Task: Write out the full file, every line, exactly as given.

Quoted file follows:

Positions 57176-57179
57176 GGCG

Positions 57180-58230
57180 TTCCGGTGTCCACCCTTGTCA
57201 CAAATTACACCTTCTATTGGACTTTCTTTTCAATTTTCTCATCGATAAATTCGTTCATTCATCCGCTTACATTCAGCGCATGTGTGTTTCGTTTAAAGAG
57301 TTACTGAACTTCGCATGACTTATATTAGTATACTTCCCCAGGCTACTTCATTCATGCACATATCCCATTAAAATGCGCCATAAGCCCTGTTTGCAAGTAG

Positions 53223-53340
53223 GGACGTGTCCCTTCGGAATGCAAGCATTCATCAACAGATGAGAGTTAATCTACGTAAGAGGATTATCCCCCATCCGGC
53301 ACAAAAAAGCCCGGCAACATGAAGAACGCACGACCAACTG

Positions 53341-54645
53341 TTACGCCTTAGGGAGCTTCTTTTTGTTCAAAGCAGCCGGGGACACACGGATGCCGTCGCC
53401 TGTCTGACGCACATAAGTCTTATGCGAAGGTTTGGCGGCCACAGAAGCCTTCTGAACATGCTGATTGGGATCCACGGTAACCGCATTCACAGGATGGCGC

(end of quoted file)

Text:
Positions 57176-57179
57176 GGCG

Positions 57180-58230
57180 TTCCGGTGTCCACCCTTGTCA
57201 CAAATTACACCTTCTATTGGACTTTCTTTTCAATTTTCTCATCGATAAATTCGTTCATTCATCCGCTTACATTCAGCGCATGTGTGTTTCGTTTAAAGAG
57301 TTACTGAACTTCGCATGACTTATATTAGTATACTTCCCCAGGCTACTTCATTCATGCACATATCCCATTAAAATGCGCCATAAGCCCTGTTTGCAAGTAG

Positions 53223-53340
53223 GGACGTGTCCCTTCGGAATGCAAGCATTCATCAACAGATGAGAGTTAATCTACGTAAGAGGATTATCCCCCATCCGGC
53301 ACAAAAAAGCCCGGCAACATGAAGAACGCACGACCAACTG

Positions 53341-54645
53341 TTACGCCTTAGGGAGCTTCTTTTTGTTCAAAGCAGCCGGGGACACACGGATGCCGTCGCC
53401 TGTCTGACGCACATAAGTCTTATGCGAAGGTTTGGCGGCCACAGAAGCCTTCTGAACATGCTGATTGGGATCCACGGTAACCGCATTCACAGGATGGCGC